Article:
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Poster: Dhamma1 Date: Nov 22, 2009 5:56pm
Forum: GratefulDead Subject: Our kids and the Dead

The thread earlier today set me wondering (again) about the lasting value of the band and its music. I mean, did you have be there in order to have your life changed by it? Or is the music simply so powerful that it will outlast the lives of the people who made it and their original audience? How many people will be getting on the metaphorical bus 20 or 50 years from now?

Speculations invited.

Personally, I think the band's music will take its place alongside the best of American culture -- timeless ideas in the lyrics, enough variety of musical styles to appeal to a wide public, and personalities typifying a time and place that will always fascinate a significant number of people. Thousands of people study Thoreau and the Transcendentalists of the 1840s, or read Hemingway and Fitzgerald to discover the "Roaring 20s"; I think the Dead will live on in similar fashion, as icons of the Sixties and transmitters of a genuine mystical tradition.

Whoa, does that sound pompous. But what do you think?

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Poster: skies Date: Nov 23, 2009 5:29am
Forum: GratefulDead Subject: Re: Our kids and the Dead

Hi Dhamma !In the 60's, we had an international trend called the hippies ,including rock music, women's rights , political world consciouness and buddhist spirituality of various colors . The Grateful Dead were one among others , being hippies with a californian flavors , but as decennies went by , scattering all to the four winds , the Grateful Dead remained the symbol of what hippies xere all about and that is due to deadheads themselves , time after time . Youth may one day re invent this gathering of the tribes with another band , fashions ,values outlasting whatever else is going on in the rest of the world,counter culture where frienships are true and easier that in the overly strctured society. That is the best we can hope for in a world we can't change anyway : surviving decently in human societies as they are and finding a fluid world circle of friends like minded but of various opinions too, that being the real test of being civilized (and not only provincial ) .Only one flag : grooving together ! Deadheads did that , may it goes on ,yes ?

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Poster: William Tell Date: Nov 22, 2009 6:41pm
Forum: GratefulDead Subject: Re: Our kids and the Dead

One of my boys defn is on the bus in the sense of, eg, StSt being a song he's listened to 100s of times (no, not cause I played it for him! it was when he went away to college even--all on his own). He doesn't "collect" their music, but defn considers them one of his top twenty bands. Another son that is quite musically astute appreciates them, esp Jerry and all his side projects (you know this one, Arb!) and certainly considers them a very important musical influence...so yep, I think a defn generational bridge has been established in my family...grand kids await!?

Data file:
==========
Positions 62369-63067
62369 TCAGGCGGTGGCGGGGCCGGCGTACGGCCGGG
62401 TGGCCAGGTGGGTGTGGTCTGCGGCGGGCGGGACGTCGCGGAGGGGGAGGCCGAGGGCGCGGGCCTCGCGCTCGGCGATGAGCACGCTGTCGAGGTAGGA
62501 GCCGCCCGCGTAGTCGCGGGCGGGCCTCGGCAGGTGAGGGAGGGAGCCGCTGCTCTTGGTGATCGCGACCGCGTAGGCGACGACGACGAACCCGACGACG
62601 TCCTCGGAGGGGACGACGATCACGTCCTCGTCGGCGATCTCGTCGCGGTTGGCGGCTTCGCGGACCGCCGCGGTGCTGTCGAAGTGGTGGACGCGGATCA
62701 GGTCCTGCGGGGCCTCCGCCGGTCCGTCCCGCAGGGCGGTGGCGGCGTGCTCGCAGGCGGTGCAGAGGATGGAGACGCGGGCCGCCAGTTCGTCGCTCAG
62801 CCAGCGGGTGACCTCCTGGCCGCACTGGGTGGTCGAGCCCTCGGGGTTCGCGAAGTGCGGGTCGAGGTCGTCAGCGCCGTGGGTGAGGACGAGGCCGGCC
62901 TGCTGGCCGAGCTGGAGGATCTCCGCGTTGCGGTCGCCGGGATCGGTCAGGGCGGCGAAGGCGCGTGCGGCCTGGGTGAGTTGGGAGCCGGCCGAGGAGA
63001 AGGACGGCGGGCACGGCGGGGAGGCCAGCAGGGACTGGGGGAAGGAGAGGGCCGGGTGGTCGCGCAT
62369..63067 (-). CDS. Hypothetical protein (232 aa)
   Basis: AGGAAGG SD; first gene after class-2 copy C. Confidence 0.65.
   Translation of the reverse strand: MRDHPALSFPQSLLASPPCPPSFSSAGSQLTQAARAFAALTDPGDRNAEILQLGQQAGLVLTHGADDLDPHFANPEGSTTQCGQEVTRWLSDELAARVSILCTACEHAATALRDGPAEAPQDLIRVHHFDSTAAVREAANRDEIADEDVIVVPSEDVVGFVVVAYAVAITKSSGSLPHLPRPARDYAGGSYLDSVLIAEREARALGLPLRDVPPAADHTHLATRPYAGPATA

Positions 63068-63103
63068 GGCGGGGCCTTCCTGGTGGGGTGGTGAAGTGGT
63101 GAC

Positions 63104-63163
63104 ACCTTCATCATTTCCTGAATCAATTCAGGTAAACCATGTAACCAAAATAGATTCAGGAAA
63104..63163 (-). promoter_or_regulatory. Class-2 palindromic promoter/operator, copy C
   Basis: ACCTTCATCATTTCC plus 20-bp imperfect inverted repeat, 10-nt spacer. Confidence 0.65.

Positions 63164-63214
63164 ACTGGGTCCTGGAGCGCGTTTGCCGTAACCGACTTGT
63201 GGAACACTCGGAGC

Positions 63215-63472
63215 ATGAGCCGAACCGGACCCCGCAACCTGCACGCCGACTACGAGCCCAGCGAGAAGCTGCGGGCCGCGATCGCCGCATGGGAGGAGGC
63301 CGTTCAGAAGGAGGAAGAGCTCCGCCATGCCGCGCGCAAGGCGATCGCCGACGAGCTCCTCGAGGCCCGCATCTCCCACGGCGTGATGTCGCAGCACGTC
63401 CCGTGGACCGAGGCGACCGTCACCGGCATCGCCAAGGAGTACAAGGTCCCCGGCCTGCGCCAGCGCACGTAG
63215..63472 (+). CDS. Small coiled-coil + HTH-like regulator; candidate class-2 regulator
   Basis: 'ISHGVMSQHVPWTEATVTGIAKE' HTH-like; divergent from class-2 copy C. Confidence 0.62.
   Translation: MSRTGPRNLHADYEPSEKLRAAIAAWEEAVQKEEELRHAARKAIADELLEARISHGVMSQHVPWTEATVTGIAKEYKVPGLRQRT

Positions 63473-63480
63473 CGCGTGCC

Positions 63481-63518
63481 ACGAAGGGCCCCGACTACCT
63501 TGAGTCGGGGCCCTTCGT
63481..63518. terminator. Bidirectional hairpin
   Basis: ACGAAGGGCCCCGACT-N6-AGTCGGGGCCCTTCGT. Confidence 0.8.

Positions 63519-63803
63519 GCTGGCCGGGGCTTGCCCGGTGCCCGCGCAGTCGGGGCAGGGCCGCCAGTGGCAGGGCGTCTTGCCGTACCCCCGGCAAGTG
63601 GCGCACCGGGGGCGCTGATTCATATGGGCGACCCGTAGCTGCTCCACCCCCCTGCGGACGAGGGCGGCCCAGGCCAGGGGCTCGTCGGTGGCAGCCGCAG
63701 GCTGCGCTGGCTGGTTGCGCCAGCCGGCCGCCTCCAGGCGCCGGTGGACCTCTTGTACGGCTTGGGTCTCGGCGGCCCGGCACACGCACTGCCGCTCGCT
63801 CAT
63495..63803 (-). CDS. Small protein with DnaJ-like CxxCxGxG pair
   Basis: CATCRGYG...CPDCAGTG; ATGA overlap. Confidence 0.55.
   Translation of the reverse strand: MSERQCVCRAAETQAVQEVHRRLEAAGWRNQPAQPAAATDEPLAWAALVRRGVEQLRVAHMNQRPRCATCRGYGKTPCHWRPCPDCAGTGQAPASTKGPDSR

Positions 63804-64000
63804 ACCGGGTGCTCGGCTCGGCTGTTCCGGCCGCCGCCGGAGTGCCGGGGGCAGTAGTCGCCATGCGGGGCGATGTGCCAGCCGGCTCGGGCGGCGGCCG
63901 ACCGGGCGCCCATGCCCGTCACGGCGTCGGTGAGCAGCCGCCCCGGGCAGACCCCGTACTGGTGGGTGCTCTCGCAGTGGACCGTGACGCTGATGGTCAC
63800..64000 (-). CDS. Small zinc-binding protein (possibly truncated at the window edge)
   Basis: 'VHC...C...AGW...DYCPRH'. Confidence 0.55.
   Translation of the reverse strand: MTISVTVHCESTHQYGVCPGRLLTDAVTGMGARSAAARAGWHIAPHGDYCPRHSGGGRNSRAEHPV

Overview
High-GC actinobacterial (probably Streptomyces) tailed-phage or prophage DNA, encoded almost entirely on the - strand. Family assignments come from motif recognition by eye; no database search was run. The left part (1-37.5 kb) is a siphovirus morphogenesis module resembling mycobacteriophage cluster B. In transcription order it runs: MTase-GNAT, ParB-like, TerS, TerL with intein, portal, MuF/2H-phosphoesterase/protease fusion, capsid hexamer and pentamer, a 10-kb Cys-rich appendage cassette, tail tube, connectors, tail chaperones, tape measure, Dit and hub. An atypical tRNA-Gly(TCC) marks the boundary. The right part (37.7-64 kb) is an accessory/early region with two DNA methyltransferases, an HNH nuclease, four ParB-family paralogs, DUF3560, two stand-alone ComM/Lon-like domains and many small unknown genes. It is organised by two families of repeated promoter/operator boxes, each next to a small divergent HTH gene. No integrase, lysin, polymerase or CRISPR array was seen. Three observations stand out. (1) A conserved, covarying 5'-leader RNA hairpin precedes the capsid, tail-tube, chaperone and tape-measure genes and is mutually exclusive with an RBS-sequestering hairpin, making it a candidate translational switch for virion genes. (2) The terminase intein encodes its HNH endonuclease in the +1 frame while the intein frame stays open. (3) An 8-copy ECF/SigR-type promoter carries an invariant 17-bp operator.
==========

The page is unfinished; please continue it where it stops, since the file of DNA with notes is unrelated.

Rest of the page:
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Poster: _UIU_ Date: Nov 22, 2009 7:28pm
Forum: GratefulDead Subject: Re: Our kids and the Dead

Ya, my father never really my glitter days w/ KISS or being thrown out of Disneyland @ 15, drunk with our dates and marching in the Christmas Parade.

Now I would be scared in "Butt Pirates of the Caribbean".

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Poster: Beantown Stevo Date: Nov 22, 2009 6:13pm
Forum: GratefulDead Subject: Re: Our kids and the Dead

From somebody who never got a chance to see them live once....hear hear.

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Poster: deadpolitics Date: Nov 23, 2009 11:55am
Forum: GratefulDead Subject: Re: Our kids and the Dead

I happened upon the Grateful Dead because of my desire to learn about true American culture and history. There was so much left out in US History class... I mean... we barely even got to Vietnam! (this was in early 2000's)

My parents brought me over from the former Soviet Union in 1994 so they didn't know anything about the 60's counterculture movement - except they passed on the Beatles, Eagles, Steve Miller, Elton John, Billy Joel, and others.

So yes, Dhamma, just like you said, I have been using the music to connect with a history of American subculture. The Grateful Dead, as I've realized, utilize music to represent something much deeper than what you hear. It just takes time to peel the layers.

Between the GD, Kesey, Kerouac, Cassady, Ginsberg, Burroughs, Gary Snyder, and others, a more real version of America has been shown to me - they are the link - the manifestation of change.

Okay, back to an assignment on the aeration of a waste water treatment reactor. Gotta love poop.

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Poster: _UIU_ Date: Nov 22, 2009 6:40pm
Forum: GratefulDead Subject: Re: Our kids and the Dead

We had microbuses, milk trucks, and even rode the AOL virtual bus, but never the greyhound. Green Tortoise would to tours with at least 100 heads.

Knowledge and wisdom is a two way street >
http://www.highbeam.com/doc/1G1-83912685.html

This post was modified by _UIU_ on 2009-11-23 02:40:44